Thursday, June 19, 2014

CHEATSHEET: 2014 World Cup

Not a sports fan? Think soccer is stupid but everyone's talking about it right now and you feel a little left out? Or maybe you kinda like the idea of soccer but there are so many leagues and teams and players that it's all kind of overwhelming? You've come to the right place! We're Americans! We like embracing flash-heroes! Here are a few story lines and talking points to help you enjoy the next few weeks.

GROUPS

Maybe you've heard the United States is in "Group G." There are eight groups, "A" through "H." Every team is guaranteed to play at least three games. Wins are worth three points, ties are worth one point, losses suck. If two teams in a group have the same number of points after three games, then they count up the goals scored to decide who wins the group (so running up the score is good, if you can do it). The top two teams in every group move on to an NCAA Tournament style knockout round, where ties cease to exist.

TEAMS

Spain was one of the favorites, but I'm late writing this post, so they've already been eliminated. This means I don't have to explain how they won the last three international tournaments in a row, but it also means I have no excuse to link to anything related to Sad Fernando Torres. Watch for him to score 10 completely meaningless goals against the Australians, who are also already eliminated. What a shame, the Aussies were fun to watch.

The Dutch were the runners up in the last World Cup, and they were the ones who slayed the Spanish and Australians. They usually wear orange, but so far in this tournament they've been wearing these gorgeous blue alternate uniforms, which I've decided are lucky. They have two super stars who are rumored to hate each other, Robin van Persie and Arjen Robben (Robin and Robben). Robin plays for the famous Manchester United in England, Robben plays for the also famous Bayern Munich in Germany.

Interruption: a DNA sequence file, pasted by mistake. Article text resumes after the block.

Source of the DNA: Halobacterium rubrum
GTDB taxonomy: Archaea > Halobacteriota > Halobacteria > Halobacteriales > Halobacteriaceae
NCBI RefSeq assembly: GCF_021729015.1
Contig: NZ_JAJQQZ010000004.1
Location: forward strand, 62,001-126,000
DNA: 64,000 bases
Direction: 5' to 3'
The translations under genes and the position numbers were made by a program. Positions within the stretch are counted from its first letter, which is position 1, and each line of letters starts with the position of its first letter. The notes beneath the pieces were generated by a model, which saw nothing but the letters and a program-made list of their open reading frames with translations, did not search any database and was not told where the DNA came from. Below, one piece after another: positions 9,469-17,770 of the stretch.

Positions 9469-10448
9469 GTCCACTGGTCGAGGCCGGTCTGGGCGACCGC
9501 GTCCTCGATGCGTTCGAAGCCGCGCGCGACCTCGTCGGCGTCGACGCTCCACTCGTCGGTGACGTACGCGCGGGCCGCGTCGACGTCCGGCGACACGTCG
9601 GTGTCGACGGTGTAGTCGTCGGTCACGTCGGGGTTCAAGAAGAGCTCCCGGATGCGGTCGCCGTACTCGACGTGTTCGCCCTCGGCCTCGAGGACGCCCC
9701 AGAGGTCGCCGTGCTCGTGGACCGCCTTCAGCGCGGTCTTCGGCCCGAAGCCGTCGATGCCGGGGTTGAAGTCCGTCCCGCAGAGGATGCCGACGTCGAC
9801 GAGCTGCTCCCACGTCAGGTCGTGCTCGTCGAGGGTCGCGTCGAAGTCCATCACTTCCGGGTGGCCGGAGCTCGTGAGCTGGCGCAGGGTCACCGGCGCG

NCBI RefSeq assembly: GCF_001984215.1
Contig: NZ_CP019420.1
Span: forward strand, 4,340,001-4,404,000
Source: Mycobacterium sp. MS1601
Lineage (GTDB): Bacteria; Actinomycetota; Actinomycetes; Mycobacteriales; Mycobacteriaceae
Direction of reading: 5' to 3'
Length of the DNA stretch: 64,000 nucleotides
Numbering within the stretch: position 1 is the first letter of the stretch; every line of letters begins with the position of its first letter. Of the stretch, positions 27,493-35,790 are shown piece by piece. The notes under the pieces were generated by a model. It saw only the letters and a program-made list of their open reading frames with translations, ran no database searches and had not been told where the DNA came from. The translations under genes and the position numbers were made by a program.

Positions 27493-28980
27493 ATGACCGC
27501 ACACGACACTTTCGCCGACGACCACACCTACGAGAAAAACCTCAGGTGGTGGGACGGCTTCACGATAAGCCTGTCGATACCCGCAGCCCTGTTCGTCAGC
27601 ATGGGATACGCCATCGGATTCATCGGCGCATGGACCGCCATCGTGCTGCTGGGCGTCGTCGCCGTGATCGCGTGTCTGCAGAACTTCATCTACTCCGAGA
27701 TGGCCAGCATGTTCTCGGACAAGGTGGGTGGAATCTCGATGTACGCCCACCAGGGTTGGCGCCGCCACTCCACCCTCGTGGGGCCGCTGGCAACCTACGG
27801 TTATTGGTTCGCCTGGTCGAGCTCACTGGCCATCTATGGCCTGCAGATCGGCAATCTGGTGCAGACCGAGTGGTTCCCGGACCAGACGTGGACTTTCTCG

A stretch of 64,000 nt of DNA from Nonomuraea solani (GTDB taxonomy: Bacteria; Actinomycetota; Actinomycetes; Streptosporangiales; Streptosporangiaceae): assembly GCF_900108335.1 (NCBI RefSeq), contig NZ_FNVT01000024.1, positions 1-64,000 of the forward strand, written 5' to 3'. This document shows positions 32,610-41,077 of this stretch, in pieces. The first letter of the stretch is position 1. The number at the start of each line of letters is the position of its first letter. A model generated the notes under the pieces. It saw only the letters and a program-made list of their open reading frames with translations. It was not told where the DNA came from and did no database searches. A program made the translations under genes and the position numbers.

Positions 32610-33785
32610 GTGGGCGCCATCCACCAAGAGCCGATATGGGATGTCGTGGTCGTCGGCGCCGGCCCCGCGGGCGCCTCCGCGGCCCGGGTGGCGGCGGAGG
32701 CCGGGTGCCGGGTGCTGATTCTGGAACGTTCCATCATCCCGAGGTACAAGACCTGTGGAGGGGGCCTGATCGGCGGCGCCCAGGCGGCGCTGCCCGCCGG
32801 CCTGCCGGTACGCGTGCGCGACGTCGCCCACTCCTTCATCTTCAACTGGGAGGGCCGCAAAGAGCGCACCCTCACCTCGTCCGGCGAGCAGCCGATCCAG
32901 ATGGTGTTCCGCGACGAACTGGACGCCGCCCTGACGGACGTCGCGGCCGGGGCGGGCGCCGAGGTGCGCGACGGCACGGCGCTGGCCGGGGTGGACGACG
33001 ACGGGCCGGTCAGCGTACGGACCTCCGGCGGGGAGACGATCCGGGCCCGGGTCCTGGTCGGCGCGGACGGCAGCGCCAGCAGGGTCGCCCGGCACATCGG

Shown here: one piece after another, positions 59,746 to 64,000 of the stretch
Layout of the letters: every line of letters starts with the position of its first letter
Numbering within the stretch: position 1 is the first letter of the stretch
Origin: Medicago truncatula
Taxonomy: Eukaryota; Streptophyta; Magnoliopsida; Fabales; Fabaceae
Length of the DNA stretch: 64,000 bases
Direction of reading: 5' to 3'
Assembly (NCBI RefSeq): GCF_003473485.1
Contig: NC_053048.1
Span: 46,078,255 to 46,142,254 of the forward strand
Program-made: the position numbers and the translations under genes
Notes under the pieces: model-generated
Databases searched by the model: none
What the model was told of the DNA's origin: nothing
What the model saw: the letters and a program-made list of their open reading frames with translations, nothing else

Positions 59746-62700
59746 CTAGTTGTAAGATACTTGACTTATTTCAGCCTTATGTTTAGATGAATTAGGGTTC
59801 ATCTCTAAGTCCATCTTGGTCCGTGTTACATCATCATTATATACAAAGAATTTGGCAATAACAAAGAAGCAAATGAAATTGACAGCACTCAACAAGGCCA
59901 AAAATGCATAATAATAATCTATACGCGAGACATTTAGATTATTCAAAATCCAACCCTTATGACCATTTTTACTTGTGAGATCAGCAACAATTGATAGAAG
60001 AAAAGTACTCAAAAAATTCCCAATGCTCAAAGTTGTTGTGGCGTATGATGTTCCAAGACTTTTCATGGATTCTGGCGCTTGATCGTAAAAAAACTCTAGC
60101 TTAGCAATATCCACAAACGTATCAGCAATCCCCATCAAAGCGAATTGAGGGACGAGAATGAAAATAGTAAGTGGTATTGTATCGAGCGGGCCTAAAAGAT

Germany might be the San Antonio Spurs of this tournament, quietly taking care of business and people kind of forget about them between games. The United States will play them soon, and there are many connections between the two. Our coach is a former German team star. Several of our players are dual American/German citizens, because their fathers were military guys stationed overseas. Those players had their choice of which country they wanted to play for; once they take the field for one country or the other, they're "tied" to that country for the rest of their career. John Brooks, who scored America's winner against Ghana, was one of these dual-citizen players. He was not officially tied to the United States until he took the field on Monday, but he's ours now!

Mexico looks pretty good, but they were a "bubble" team; they had to do a weird playoff against New Zealand to qualify. Their goalie Ochoa was like an X-Man in the zero-zero tie with Brazil this week (and he's currently between teams, so it must be a fun week to be his agent). That was the game where people started whispering, "I understand why ties can be cool."

No European team has ever won the World Cup in South America. Brazil has never won the World Cup at home, and they're dealing with a lot of personal baggage. Chile looked really, really strong, and Argentina has arguably the best player in the world, Lionel Messi (yes, pronounced messy). In conclusion, I know embarrassingly little about the teams from Africa and Asia. I am ashamed.

PLAYERS

The subject of "best player in the world" breaks down to a sort of "Manning vs Brady" argument, with Lionel Messi playing the role of Manning and Cristiano Ronaldo, for Portugal, playing the role of Brady. The United States will play against Portugal on Sunday, and there have been rumors all week about Ronaldo having a bad knee. But, being arguably the best in the world, he'll have to be comatose to not be on the field. Oh, and if he scores, he might un-shirt himself.